While NHL vice-president of player safety Brendan Shanahan has handed out stiffer suspensions in an effort to curb headshots, a small group of general managers are not pleased with the length of the banishments, according to Hockey Night in Canada’s Hotstove panelist Eric Francis.

Shanahan, who was given a mandate to deliver stiffer penalties for those players targeting the head, has dished out 31 games in suspensions, totalling $701,682.56 US in salary.

"I spoke to almost a third of the general managers today and I was a little bit surprised to find out that there is a group of them that has gone to [NHL commissioner] Gary Bettman and [deputy commissioner] Bill Daly and made it very clear that they are very unhappy with the way that Brendan Shanahan has handled [the length] of the suspensions," Francis said.

"The [suspensions] are pretty harsh and a lot of people agree with that — fans and media are definitely on board — but there’s a group of GMs that have gone and complained. They wanted the bar set high — they made that clear in their agenda in the summer. However, they didn’t want it 'doubled and tripled' in the words of one general manager who really teed off on Brendan today."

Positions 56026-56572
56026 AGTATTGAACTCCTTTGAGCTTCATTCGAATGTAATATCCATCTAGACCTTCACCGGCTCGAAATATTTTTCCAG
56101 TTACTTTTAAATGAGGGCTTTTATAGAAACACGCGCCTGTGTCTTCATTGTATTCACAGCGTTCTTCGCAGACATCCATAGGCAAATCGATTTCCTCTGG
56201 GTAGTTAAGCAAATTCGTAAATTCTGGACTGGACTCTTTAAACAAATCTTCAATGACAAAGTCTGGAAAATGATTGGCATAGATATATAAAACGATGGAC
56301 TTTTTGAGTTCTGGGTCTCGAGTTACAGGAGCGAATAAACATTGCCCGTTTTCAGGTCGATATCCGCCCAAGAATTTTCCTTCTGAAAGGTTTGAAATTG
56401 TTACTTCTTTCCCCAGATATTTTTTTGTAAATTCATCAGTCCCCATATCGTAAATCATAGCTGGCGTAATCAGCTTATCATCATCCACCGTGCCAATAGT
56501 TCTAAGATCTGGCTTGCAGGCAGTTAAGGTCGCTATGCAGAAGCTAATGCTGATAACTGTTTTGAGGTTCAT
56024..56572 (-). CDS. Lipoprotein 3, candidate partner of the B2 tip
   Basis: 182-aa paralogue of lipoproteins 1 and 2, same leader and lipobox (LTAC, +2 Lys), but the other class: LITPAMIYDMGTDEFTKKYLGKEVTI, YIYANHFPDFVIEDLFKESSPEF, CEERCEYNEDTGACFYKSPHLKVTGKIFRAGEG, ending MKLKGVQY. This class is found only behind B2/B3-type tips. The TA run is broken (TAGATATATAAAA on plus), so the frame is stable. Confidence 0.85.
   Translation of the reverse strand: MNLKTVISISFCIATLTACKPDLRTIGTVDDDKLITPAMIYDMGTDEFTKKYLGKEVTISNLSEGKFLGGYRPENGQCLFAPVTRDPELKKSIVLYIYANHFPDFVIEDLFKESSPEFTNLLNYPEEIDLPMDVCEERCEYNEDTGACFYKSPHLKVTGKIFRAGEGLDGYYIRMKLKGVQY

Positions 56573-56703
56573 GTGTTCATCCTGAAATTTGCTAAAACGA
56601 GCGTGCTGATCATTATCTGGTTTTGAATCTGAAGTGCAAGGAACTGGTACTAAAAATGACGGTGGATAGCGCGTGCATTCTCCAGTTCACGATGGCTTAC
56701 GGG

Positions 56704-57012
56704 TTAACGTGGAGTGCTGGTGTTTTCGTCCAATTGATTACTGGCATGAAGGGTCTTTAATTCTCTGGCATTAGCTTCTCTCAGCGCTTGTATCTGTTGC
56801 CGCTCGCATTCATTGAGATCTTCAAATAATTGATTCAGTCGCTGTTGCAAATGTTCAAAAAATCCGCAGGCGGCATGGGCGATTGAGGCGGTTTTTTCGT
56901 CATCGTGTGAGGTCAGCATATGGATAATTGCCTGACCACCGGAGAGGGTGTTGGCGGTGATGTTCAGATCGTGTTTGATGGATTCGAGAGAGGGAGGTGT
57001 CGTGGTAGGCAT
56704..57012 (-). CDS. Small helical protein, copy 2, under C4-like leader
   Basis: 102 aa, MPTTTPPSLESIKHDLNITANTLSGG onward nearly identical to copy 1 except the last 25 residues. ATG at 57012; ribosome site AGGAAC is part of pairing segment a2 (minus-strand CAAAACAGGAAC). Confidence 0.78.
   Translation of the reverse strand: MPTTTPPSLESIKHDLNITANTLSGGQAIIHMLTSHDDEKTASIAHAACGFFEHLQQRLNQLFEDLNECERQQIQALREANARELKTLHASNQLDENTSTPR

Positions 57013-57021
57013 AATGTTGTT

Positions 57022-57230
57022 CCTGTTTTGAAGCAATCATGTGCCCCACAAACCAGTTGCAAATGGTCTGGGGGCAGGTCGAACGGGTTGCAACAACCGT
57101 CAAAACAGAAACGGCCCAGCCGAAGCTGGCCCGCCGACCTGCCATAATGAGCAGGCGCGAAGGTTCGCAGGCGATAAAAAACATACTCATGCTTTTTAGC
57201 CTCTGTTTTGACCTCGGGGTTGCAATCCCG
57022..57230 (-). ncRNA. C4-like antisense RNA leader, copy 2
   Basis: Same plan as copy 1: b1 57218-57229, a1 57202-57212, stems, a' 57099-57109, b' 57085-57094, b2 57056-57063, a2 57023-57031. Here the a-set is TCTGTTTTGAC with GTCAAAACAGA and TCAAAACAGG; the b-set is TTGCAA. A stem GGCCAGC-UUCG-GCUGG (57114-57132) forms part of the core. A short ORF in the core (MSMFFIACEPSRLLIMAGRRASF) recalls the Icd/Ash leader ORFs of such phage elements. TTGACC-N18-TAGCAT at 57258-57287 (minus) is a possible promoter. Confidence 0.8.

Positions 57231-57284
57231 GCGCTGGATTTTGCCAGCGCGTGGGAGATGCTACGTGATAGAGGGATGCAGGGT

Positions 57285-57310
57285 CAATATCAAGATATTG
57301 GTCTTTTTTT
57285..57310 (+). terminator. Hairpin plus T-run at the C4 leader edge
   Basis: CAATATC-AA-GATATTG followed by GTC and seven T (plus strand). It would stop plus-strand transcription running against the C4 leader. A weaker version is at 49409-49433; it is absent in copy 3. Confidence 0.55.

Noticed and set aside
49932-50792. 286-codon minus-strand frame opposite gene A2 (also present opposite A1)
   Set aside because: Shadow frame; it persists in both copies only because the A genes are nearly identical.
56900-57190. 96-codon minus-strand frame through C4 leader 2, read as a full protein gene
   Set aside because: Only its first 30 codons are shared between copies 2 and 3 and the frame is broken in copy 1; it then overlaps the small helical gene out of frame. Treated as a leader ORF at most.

While the GMs believe the penalties will eliminate headshots, Francis said, they also fear it will get rid of the hitting, something that’s already affecting the players.

"I spent the whole week talking to as many players as I could and almost all of them agree that it’s changed the way they play the game. It’s a feeling-out process, there’s some adjustments being made, but these are the growing pains that everybody knew the NHL would have to go through when they were getting tougher on headshots."

But despite unhappiness of some GMs, HNIC’s Elliotte Friedman said, Shanahan "actually has a lot of support, probably more than we realize."

"A lot of players support it, they like the videos," he said. "One coach sent the link to all his players this week and said ‘Go watch this.’ Another coach did tell me there’s a new sheriff in town and I told my players 'be ready' because he’s not afraid to suspend."

Friedman, who believes the suspension will be curbed, said Shanahan is finding out the difficulties he faces in his new position.

"One GM said to me that Brendan Shanahan has found out the truth about this job and why it’s the hardest job in sports, because nobody likes you and people come after you." Friedman said. "And they will do everything they can to protect their own interests because jobs are on the line and he’s going to have to weather the storm."

Corrections

  • In an earlier version of this story it was reported that nearly one third of the NHL GMs were not pleased with the length of the suspensions handed out by Brendan Shanahan. In fact, it was only a small group of GMs.
    Oct 10, 2011 2:53 PM ET